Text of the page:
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Lost in space: site navigation tips

Getting people to visit your website is only half the battle; it’s just as hard to convert them to customers once they’re on it.

Improving usability is about making it easier for people to do what you most want them to do on your website. 

This might be buying your product, calling your sales team, comparing your prices to the competition’s, or learning more about your operations.

Many SMEs struggle with website usability.

It appears that while they understand their customers’ needs on other fronts, this doesn’t necessarily translate to them understanding their customers’ needs in the online environment.

To understand what works for your potential customers, the unanimous response from the website experts we consulted is that you need to step into their shoes.

I’m in business because… ?

Good usability design pairs up the core aims of your website with a suitable information architecture (how the information is arranged) and clear navigation (how you move from place to place), plus other sensible usability practices such as short pages (just one or two-page scrolls in length).

But first, you need to know what your core aims are. Steve Baty, principal at Meld Consulting, recommends you answer the following three questions: What do I need my website to do? What can it reasonably support? And what will visitors to the site expect to achieve?

Once you’ve established your core aims, you need to know who is coming to your website and, more importantly, why they are coming to your website. In fact, getting customers to the site is only half the job.

“It’s easy to get excited when you see early evidence that your online marketing is working,” says Jones. “But ultimately it’s not about page views or visitor rates, it’s about converting visitors to customers.”

All paths lead to home

Shane Morris, Microsoft Australia’s user experience evangelist, points out that visitors usually locate your website through a keyword search and often ‘land’ two or three layers deep, leap-frogging the
home page. This has important repercussions for usability.

“Every page needs to be viewed as a possible landing page,” he says. “As such, two things need to be covered on each page: Who is this company? What do they do? You also need to let them know where they are inside the website and where they can go next.”

Your popular landing pages should reflect the keywords that got people there.

“If I search for ‘Annandale florist’ the two things that should immediately jump out on that landing page are ‘flowers’ and ‘Annandale’,” says Baty. “If they don’t jump out, you have a usability problem. When I land, does the site give me context very quickly? Does it give me the confidence it’s worth sticking around on and buying from?”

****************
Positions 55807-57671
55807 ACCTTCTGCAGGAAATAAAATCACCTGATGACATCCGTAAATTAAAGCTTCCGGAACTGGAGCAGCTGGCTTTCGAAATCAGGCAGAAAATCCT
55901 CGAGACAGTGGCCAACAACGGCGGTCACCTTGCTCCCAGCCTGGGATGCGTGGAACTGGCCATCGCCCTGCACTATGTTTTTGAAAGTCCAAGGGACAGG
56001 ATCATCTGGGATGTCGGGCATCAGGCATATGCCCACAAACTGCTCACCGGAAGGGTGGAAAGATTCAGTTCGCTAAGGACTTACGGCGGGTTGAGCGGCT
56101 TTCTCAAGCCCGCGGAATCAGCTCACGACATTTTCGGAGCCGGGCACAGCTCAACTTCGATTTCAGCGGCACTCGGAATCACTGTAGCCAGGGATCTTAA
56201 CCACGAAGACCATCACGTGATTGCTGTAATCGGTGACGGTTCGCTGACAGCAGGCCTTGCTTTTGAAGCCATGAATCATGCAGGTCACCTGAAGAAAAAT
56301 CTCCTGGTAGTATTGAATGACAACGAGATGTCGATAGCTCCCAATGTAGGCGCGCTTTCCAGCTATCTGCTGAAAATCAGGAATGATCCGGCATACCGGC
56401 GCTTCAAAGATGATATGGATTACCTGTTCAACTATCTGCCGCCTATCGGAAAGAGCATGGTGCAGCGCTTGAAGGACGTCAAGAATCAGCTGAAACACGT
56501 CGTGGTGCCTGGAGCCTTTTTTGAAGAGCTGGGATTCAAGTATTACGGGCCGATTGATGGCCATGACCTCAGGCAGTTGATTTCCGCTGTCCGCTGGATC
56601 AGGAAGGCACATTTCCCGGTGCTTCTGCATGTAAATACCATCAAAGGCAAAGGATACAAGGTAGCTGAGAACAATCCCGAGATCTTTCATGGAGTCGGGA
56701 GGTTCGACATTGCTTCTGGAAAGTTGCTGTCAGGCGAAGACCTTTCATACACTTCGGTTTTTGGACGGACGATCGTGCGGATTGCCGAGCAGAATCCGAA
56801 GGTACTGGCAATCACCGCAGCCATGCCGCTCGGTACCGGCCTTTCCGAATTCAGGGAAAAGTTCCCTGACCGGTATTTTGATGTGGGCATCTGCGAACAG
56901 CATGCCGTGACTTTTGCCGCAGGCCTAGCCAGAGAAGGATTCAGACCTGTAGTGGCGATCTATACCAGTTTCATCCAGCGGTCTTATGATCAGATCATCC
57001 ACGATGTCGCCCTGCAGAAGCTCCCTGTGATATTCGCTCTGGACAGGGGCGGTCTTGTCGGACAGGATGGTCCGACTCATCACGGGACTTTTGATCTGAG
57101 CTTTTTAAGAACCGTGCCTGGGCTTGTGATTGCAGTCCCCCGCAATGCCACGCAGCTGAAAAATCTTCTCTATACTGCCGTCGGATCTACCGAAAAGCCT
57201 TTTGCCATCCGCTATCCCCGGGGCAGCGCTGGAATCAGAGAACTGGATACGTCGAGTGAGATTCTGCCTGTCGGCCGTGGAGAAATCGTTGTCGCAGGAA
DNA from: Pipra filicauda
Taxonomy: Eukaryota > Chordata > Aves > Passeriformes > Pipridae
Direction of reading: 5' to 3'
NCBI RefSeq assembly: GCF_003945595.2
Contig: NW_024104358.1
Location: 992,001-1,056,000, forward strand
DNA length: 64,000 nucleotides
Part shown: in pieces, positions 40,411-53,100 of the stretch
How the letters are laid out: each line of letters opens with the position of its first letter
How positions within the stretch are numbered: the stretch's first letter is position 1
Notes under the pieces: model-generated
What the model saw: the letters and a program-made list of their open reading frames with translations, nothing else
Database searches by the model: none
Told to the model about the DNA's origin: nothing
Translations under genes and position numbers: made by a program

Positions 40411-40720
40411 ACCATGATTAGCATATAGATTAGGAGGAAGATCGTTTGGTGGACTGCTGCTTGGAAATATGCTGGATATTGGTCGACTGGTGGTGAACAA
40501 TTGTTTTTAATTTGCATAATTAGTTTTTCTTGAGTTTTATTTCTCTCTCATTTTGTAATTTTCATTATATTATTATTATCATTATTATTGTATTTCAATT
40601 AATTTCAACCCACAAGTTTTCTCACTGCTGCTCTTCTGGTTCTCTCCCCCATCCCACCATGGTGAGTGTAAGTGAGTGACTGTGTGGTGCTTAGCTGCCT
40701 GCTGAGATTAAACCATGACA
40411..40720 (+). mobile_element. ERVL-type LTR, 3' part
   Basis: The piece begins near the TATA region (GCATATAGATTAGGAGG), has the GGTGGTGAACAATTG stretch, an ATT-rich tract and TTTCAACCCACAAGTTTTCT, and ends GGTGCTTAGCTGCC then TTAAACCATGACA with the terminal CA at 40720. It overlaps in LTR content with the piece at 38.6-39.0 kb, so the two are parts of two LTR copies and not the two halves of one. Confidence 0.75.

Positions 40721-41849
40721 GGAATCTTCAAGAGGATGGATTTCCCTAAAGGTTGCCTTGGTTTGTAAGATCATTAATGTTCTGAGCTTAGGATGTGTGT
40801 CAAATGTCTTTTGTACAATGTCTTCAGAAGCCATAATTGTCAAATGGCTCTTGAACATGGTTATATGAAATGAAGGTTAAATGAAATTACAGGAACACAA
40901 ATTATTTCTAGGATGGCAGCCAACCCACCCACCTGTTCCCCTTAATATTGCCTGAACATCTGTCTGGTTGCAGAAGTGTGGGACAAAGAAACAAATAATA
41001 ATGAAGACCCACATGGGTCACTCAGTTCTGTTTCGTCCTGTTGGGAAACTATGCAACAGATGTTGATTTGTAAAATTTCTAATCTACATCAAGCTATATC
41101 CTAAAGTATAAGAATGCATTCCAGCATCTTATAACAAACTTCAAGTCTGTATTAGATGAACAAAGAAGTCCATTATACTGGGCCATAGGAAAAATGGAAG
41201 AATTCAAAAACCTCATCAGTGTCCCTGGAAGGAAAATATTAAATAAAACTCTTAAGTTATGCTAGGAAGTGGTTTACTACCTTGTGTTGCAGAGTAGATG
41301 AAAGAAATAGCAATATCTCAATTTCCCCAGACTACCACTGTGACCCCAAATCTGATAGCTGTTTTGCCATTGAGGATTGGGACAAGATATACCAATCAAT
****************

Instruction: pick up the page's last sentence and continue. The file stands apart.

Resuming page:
But I already have a website!

Starting from scratch is not always an option for businesses that already have a website. So how do you know if your current site is failing and bad usability is to blame? Your website analytics can help identify ‘red flag’ problems, according to James Breeze, chief experience officer at Objective Digital.

“If people are starting a process – like signing up to a mailing list or buying something – and they’re dropping off during the process, you probably need to make some usability improvements,” he says.

You can gather a lot of information from family, friends, and current customers, he says.

“Give them the top three things you’d like your customers to do and assess how smoothly they can do it.

“There are plenty of changes you can make without dramatic changes to the actual code. Fonts, copy, and colors can go a long way, as can removing old or extraneous content.”

Use a product like Google Analytics to define one or more conversion goals, recommends Jones, and see how your website scrubs up.

“This may or may not be an online transaction. It could be filling in an online request for information, sending an email, or following you on Twitter.”

Sussing out the experts

Even with all the help of well-meaning friends, there are times when it pays to hire a professional. However, assessing providers of website usability services can be difficult if you know little about the field.

A good first step is to find people who are attuned to your business needs, rather than trying to dazzle you with technology, says Jones.

“A business person probably shouldn’t try to design their own website or work with their nephew who knows a bit about the internet,” says Jones.

“They should ideally start with someone who knows and understands user experience design.” #
For more on-site navigation, read the full article.



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